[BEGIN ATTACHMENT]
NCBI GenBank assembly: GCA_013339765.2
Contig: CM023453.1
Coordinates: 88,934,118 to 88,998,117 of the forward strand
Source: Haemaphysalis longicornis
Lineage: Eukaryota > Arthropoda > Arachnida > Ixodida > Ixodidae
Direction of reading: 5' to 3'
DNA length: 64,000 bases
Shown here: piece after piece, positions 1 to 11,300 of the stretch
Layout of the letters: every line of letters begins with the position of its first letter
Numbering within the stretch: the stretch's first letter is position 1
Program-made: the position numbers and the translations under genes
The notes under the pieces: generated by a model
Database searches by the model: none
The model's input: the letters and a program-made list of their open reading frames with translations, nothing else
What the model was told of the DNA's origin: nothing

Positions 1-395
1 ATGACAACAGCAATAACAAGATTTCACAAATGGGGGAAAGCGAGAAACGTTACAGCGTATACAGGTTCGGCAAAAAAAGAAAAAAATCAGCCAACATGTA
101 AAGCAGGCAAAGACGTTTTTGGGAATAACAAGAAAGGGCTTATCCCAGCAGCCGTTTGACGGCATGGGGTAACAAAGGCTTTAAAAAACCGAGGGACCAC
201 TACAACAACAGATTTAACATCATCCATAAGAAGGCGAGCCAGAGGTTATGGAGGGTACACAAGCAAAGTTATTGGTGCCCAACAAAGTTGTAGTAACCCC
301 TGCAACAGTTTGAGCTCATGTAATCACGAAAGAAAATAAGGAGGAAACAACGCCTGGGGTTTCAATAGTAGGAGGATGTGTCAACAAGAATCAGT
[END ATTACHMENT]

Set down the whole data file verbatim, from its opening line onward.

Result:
NCBI GenBank assembly: GCA_013339765.2
Contig: CM023453.1
Coordinates: 88,934,118 to 88,998,117 of the forward strand
Source: Haemaphysalis longicornis
Lineage: Eukaryota > Arthropoda > Arachnida > Ixodida > Ixodidae
Direction of reading: 5' to 3'
DNA length: 64,000 bases
Shown here: piece after piece, positions 1 to 11,300 of the stretch
Layout of the letters: every line of letters begins with the position of its first letter
Numbering within the stretch: the stretch's first letter is position 1
Program-made: the position numbers and the translations under genes
The notes under the pieces: generated by a model
Database searches by the model: none
The model's input: the letters and a program-made list of their open reading frames with translations, nothing else
What the model was told of the DNA's origin: nothing

Positions 1-395
1 ATGACAACAGCAATAACAAGATTTCACAAATGGGGGAAAGCGAGAAACGTTACAGCGTATACAGGTTCGGCAAAAAAAGAAAAAAATCAGCCAACATGTA
101 AAGCAGGCAAAGACGTTTTTGGGAATAACAAGAAAGGGCTTATCCCAGCAGCCGTTTGACGGCATGGGGTAACAAAGGCTTTAAAAAACCGAGGGACCAC
201 TACAACAACAGATTTAACATCATCCATAAGAAGGCGAGCCAGAGGTTATGGAGGGTACACAAGCAAAGTTATTGGTGCCCAACAAAGTTGTAGTAACCCC
301 TGCAACAGTTTGAGCTCATGTAATCACGAAAGAAAATAAGGAGGAAACAACGCCTGGGGTTTCAATAGTAGGAGGATGTGTCAACAAGAATCAGT